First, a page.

(Over)crowded house: exploring asylum seekers’ experiences of the COVID-19 pandemic while living at accommodation centers in Sweden.

Publication date: Feb 27, 2024

The COVID-19 pandemic has made visible the scale of health disparities in society, highlighting how the distribution of infection and deaths differs between population subgroups within countries. Asylum seekers represent a potentially vulnerable group; early in the pandemic, concerns were raised about their housing situation, usually involving overcrowded, camp-like accommodations, and the effects of COVID-19 in relation to this. Hence, this study aimed to explore asylum seekers’ experiences of the COVID-19 pandemic while living at accommodation centers. In this qualitative study, 14 semi-structured interviews were conducted with asylum seekers at two accommodation centers in Sweden. Participants represented a diverse group of asylum seekers in regard to age, educational background, and gender. Data were analyzed using qualitative content analysis. Experiences related to COVID-19 were highly dependent on the living situation at the accommodation centers and the experience of feeling unsafe in shared spaces. This was enhanced by the experiences of a challenging mix of COVID-19 messages where different understandings of COVID-19 and related measures existed, together with a feeling of loss of control and safety in shared rooms. Additionally, participants felt more isolated from the outside society and missed prior social activities. Adding to this experience of isolation was an increasing mistrust regarding the authorities’ pandemic response. This study highlights the importance of understanding the specific challenges and vulnerabilities of asylum seekers at accommodation centers during the pandemic, shaped by their housing situation and legal status. The findings underscore the need for context-specific support, holistic disease prevention approaches, and tailored health communication strategies using diverse formats. Additionally, the findings emphasize the crucial need to identify and mobilize existing community resources in planning and implementing pandemic control measures. Furthermore, the study emphasizes governmental responsibility in providing secure housing, and to address long-term vulnerabilities beyond pandemics.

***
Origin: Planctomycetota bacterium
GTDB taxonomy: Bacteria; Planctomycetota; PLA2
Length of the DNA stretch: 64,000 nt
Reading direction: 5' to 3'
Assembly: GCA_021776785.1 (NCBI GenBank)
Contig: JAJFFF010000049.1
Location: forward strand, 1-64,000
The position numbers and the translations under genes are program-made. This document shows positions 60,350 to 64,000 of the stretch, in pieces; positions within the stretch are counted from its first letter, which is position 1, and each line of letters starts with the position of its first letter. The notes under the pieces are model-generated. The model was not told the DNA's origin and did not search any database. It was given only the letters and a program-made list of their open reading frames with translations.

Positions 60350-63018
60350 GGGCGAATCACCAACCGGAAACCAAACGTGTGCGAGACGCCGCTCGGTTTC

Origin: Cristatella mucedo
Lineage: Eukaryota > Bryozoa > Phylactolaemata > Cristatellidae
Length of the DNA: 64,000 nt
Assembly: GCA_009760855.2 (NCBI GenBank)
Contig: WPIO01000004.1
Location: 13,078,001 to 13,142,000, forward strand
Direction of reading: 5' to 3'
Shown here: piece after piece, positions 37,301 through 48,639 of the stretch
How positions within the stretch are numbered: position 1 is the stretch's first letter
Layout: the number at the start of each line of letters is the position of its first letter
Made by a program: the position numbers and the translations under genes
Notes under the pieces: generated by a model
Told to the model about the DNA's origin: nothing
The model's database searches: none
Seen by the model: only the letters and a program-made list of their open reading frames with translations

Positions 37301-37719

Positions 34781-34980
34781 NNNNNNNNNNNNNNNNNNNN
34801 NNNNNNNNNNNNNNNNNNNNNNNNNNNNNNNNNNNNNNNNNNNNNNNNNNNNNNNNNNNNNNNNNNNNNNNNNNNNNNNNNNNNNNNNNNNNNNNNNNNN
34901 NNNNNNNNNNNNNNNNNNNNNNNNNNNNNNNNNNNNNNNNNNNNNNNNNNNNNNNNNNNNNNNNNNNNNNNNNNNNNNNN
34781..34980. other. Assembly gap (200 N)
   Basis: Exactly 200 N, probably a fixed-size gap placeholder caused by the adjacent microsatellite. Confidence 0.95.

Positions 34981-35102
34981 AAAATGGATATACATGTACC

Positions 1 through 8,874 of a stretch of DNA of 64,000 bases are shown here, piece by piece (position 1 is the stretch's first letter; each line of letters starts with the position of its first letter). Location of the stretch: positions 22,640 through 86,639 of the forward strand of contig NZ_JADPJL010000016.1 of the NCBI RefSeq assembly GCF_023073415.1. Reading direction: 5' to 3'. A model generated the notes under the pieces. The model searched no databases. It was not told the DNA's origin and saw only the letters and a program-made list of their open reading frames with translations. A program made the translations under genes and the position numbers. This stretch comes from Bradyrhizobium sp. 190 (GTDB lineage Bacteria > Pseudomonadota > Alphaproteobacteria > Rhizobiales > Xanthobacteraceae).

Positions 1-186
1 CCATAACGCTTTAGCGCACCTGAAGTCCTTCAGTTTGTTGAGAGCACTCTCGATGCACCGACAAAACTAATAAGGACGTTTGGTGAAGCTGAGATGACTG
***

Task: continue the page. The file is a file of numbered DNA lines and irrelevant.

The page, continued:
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Concepts Keywords
Asylum Accommodation centers
Interviews Asylum seekers
Overcrowded COVID-19 pandemic
Pandemic Equity
Sweden Housing
Qualitative research


Type Source Name
disease MESH COVID-19 pandemic
disease MESH infection
disease VO population
drug DRUGBANK Cyclic Adenosine Monophosphate
pathway REACTOME Reproduction
drug DRUGBANK Stavudine
disease MESH death
disease IDO country
disease IDO host
disease IDO process
disease MESH psychological distress
disease VO organ
disease VO Equity
disease VO organization
drug DRUGBANK Polyethylene glycol
disease VO Gap
disease MESH educational levels
disease VO time
disease MESH Marital status
drug DRUGBANK Water
drug DRUGBANK Nonoxynol-9
disease VO Thing
disease MESH uncertainty
disease VO mouth
disease VO vaccine
disease VO effective
drug DRUGBANK Coenzyme M
drug DRUGBANK Pentaerythritol tetranitrate
drug DRUGBANK Trestolone
disease VO vaccinated
drug DRUGBANK Indoleacetic acid
disease MESH loneliness
disease MESH emergencies
drug DRUGBANK Ademetionine
drug DRUGBANK Etoperidone
disease MESH mental illness
disease MESH influenza

Original Article

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